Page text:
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No Doctor Shopping Allowed

This subject is going to be a little touchy and I can already see some of my readers getting a bit miffed. It’s still and important topic for all insureds, and listening to this article could save your claim. So, I’ll take the heat.

First let me say that consulting multiple physicians with many specialties is normal for any disability claim. No disability is so unique that only one physician is usually required. So, it’s normal and customary for insureds to have one or many physicians managing any given disability. But, I’m not writing today about what’s normal, I’m writing about what’s not.

I’ve been seeing certain characteristics with claims that is quite disturbing. While it’s perfectly acceptable to see “referred” physicians with specialties, it is not normal for insureds to consult with one physician after another “in search of new diagnoses that “will make them co-morbidly impaired.” It appears that some insureds “think” that the more diagnoses they have, the safer their claim is, and that’s simply not true. In fact, it’s exactly the opposite.

Let’s start at the beginning. In my career I’ve had this come to mu attention on more than one occasion. An insured sends me a list with maybe 20-30 diagnoses on it. It lists Lyme disease, MS, cardiac issues, FMS, CFS, Lupus and many other potentially serious diseases. If you look at this list in terms of disability, it’s clear that if this insured really had all of the listed diagnoses, he/she should either be in Intensive Care, or in a Hospice.

Now, please keep this in the back of your mind for a moment. Next, we have a person who reads every article to be had from the Internet about certain diagnoses that mysteriously jump off the computer screen right into his/her body and claim. The problem now is, convincing physicians to document whatever diagnoses the patient wants, and that can be a hard task. Multiple appointments are made with varying credentialed physicians and the insured is kept busy with consultations until he/she gets the documentation they want. Now, they may be ready for the Hospice!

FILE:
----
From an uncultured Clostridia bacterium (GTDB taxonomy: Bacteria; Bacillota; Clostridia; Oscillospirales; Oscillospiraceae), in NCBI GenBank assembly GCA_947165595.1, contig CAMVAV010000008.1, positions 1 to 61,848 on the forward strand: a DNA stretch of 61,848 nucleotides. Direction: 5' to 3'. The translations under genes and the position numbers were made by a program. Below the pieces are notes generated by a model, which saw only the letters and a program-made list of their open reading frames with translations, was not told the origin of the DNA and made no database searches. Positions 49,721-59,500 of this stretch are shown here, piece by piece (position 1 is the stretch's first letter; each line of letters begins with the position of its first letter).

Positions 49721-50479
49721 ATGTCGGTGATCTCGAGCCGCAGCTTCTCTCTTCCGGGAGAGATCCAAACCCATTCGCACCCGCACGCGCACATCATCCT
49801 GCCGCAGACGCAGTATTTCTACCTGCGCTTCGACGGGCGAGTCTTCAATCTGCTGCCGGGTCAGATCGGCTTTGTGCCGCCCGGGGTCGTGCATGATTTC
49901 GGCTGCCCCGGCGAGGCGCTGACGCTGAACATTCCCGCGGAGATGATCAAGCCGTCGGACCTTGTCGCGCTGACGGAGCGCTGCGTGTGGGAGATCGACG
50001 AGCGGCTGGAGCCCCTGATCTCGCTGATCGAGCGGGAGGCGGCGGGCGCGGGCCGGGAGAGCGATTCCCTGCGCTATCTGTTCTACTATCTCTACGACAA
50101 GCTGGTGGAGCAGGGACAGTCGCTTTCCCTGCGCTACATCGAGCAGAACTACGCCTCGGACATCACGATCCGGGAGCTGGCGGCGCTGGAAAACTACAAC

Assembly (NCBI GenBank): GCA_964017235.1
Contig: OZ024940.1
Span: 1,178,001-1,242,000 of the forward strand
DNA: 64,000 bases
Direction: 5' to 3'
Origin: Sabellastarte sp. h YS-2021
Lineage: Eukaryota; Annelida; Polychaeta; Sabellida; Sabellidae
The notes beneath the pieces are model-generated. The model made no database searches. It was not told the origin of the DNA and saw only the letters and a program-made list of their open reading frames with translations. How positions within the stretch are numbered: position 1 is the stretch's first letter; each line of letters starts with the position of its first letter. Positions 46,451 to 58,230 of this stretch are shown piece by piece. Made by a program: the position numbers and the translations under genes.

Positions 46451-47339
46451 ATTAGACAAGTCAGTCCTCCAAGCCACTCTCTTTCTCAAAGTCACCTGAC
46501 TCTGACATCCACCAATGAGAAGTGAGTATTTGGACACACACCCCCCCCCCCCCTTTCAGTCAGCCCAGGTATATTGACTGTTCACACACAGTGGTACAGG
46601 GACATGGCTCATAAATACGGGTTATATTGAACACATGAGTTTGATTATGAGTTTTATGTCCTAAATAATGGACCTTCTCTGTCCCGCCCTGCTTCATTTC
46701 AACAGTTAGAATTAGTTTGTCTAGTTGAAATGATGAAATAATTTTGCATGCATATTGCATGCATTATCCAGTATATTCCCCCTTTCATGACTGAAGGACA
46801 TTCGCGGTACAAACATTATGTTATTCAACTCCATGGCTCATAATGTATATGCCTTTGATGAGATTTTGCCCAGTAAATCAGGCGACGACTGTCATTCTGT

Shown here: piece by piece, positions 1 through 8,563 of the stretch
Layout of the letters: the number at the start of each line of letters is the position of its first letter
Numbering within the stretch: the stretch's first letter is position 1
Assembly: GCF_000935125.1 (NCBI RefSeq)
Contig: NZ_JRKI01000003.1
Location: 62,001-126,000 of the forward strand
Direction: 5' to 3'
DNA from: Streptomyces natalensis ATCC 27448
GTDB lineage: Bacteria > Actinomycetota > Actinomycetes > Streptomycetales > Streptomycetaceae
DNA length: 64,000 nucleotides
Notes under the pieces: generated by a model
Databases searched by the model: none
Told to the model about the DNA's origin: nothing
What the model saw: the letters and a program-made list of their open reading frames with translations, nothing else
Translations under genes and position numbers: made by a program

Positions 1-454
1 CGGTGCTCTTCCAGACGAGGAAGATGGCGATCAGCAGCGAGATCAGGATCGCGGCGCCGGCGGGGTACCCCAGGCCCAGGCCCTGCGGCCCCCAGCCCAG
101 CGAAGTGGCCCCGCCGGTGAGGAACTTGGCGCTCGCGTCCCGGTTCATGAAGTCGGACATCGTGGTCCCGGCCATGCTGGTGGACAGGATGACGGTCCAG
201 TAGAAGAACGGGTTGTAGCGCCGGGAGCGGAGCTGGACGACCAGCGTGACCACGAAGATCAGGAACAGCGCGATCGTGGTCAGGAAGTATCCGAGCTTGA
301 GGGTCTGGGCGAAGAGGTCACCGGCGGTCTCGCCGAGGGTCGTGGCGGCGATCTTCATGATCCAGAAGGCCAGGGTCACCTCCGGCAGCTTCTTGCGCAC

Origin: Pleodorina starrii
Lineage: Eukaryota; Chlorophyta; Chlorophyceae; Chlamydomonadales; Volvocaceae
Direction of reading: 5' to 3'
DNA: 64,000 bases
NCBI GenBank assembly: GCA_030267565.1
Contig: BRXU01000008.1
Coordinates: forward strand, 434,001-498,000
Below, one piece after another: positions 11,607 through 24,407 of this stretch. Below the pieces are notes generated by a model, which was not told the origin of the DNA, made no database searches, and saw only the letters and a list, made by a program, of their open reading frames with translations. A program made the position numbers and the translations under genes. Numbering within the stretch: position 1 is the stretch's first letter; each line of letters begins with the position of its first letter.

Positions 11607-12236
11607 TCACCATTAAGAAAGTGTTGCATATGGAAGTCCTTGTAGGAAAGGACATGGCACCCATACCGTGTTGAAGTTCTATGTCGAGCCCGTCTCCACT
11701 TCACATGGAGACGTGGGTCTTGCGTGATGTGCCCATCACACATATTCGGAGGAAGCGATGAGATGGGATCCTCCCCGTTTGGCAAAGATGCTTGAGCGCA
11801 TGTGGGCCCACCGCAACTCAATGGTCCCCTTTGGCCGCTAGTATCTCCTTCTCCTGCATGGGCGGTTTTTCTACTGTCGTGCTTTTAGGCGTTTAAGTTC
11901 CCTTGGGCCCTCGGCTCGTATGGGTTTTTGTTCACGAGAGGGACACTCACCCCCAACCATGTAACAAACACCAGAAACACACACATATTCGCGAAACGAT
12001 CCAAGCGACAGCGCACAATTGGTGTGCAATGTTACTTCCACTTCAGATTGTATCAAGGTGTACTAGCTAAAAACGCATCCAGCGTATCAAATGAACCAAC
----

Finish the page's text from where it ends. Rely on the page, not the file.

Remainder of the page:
Insurance companies aren’t stupid. They are well aware of the “I have everything phenomenon” and either regard these insureds as mentally impaired, or deliberately intending to fraudulently seek out diagnoses for the purpose of secondary gain. Neither one of these perceptions is a good thing.

Primary care or treating physicians should be the only ones who diagnose disease, and only as the result of “objective evidence, or, the result of a treating history of observation and clinical examination. Insureds SHOULD NOT attempt to “talk their physicians into” any disease they THINK THEY HAVE. Surprisingly, while most doctors recognize the drill, there are some out there who, in order to make the problem go away, will just document whatever the patient wants. (A real cause of the insurance company’s paranoia with over restrictions.)

Presenting many diagnoses to insurance companies as proof of disability discredits all of the diagnoses.Think about this for one moment. Most multiple diagnoses are in some way related to one or several primary diagnoses. For example, joint disease, severe fatigue, (all with separate ICD-10 codes) is related to a primary diagnoses of FMS, and several other diseases. Totally unrelated multiple diagnosis, don’t occur all that frequently. It is a dangerous game to play with a claim that could be denied with multiple diagnoses.

Disability claims should list diagnoses that preclude people from working. While some might say ALL diagnoses prevent work, that’s really not true since having a diagnosis does not equal a disability claim. There are many people diagnosed with disease who continue to work, including some of the more serious diagnoses.

Insureds should report symptoms to their physicians and allow them to make the diagnosis and recommend treatment. There is no “gain” to reporting any diagnosis you can convince a doctor to document. That ship has sailed a long time ago and insurance companies will discredit claims if “doctor shopping” is evident.